Monday, November 11, 2013

Derailed by Dave and Neta Jackson

This week, the
Christian Fiction Blog Alliance
is introducing
Worthy Publishing (October 8, 2013)
Dave and Neta Jackson


As a husband/wife writing team, we are enthusiastic about books, kids, walking with God, gospel music, and each other! Together we are the authors or coauthors of over 120 books. (You can see our Publication Record by clicking HERE.) In addition to writing several books about Christian community, we have been privileged to coauthor numerous books with expert resource people on a variety of topics from racial reconciliation to medical ethics to ministry to kids in gangs.

But over the years the we have especially enjoyed writing for children and young people! This includes our award-winning TRAILBLAZER series, historical fiction about great Christian heroes and heroines for young people ages 8-12, and the four-volume HERO TALES: A Family Treasury of True Stories from the Lives of Great Christians, and the companion book, Heroes in Black History.

Somewhere along the way, our own children grew up! Son Julian is Director of Experience Design for the Alder Planetarium in Chicago where he “provides the experience of exploring space” for visitors. He has two sons, Liam Isaac and Elijah David. Daughter Rachel graduated from Eastern Mennonite University and after working in the field of rape-crisis prevention went on to earn a Masters Degree in counseling from the University of Illinois. She is now a counselor at “Uni High School” in Champaign, Illinois. She is the loving mother of Havah Noelle (our first grandchild!) and Noah Zion, our youngest grandchild. The Jackson family also includes a Cambodian foster daughter, Samen Sang, who has four children.

We live in Evanston, Illinois, where for twenty-seven years we were part of Reba Place Church, a Christian church community. We are now members of a multi-racial congregation in the Chicago area.


Forced to give up his hard-earned retirement, Harry Bentley goes back to work as a detective. Receiving a bizarre undercover assignment that sends him across the country by train. Things suddenly go awry when it appears one of his new neighbors may be part of a smuggling ring and suspicion rises about his own son’s involvement in a major drug cartel. The second in the Windy City Neighbors series, Derailed is a contemporary, and often humorous, tale in an urban setting, featuring ordinary people wrestling with the spiritual and practical issues of real life. Intersecting with Grounded (book one), the Jacksons employ their innovative storytelling technique of “parallel novels.” Though each book follows its own drama and story arc, the characters’ lives become intertwined and affect one another. Derailed transports you to Beecham Street—a typical, isolated American neighborhood . . . until hope moves in.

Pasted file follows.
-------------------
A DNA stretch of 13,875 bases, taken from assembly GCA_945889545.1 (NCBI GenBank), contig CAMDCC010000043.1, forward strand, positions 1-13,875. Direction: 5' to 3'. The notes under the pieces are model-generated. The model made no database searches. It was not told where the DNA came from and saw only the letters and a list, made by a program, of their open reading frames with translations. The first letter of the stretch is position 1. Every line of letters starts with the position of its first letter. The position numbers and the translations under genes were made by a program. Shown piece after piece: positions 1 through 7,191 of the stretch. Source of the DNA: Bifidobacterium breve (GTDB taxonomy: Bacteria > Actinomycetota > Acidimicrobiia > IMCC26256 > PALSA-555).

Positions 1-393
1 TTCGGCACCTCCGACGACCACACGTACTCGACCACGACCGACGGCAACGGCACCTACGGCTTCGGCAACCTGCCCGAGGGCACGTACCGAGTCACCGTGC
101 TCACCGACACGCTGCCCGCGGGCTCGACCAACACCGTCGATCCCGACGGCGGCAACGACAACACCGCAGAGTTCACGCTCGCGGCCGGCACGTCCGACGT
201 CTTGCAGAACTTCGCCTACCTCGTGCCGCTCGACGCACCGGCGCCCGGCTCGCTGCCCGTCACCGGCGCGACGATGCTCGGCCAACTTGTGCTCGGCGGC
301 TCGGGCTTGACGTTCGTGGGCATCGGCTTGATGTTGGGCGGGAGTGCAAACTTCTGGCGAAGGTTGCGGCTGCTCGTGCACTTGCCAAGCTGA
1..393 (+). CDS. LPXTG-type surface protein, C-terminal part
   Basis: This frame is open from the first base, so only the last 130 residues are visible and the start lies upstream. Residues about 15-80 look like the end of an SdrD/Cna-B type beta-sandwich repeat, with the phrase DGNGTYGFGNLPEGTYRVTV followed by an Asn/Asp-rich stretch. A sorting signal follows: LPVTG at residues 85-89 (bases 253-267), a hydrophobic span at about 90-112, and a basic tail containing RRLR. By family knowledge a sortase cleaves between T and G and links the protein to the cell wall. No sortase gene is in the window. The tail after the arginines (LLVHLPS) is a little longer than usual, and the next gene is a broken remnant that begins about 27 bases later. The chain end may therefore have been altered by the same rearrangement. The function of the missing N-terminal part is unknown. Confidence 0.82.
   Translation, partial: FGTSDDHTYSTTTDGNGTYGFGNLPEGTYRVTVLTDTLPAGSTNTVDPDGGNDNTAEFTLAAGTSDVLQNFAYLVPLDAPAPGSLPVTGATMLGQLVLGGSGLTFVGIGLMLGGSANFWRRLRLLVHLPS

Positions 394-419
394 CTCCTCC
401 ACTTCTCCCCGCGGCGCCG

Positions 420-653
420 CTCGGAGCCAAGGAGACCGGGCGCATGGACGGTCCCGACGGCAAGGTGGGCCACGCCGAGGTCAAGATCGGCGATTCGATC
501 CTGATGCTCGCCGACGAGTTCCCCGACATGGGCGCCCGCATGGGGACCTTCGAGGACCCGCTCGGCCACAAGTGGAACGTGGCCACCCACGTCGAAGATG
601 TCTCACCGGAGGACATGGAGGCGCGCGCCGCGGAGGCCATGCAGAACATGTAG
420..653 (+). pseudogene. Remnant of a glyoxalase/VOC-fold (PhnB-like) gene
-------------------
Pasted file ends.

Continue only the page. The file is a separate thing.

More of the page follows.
If you would like to read the first chapter of Derailed, go HERE.

My review:
   This is the second in a series of books set in one neighborhood, with each book centered on a different neighbor. I enjoyed this one even more than the first one, maybe because it was from a man's perspective instead of a woman's. I do wish the series was written from a third person point of view instead of the first person, as I think it would make the books even better.

  This one was very entertaining, but also had a great message in it. The main character, a black guy in probably his early 60's or so, has moved into the neighborhood with his wife and teenage grandson. While taking cinnamon rolls to all of their new neighbors to introduce themselves, they discover two houses down from them is a gay male couple. I am not excusing the sin, and I won't go into a lot of detail, but using the fictitious gay couple, the authors had a great message about loving our neighbors, even when we totally disagree with their lifestyle. It impressed me so much that I wrote a blog post about loving our neighbor on my other blog.

  I did have a few issues with the book. At one point, someone is angry at a police dog that searches out drugs and angrily called it the actual name for a female dog.... granted, they ARE called that, but it seemed out of place for a Christian book, and given the tone it was said in, it seemed more like the bad use of the word. There were also a few cases where the main character started to curse and it had the first couple of letters..... its natural for the brain to fill it in, and I wish they had not done that.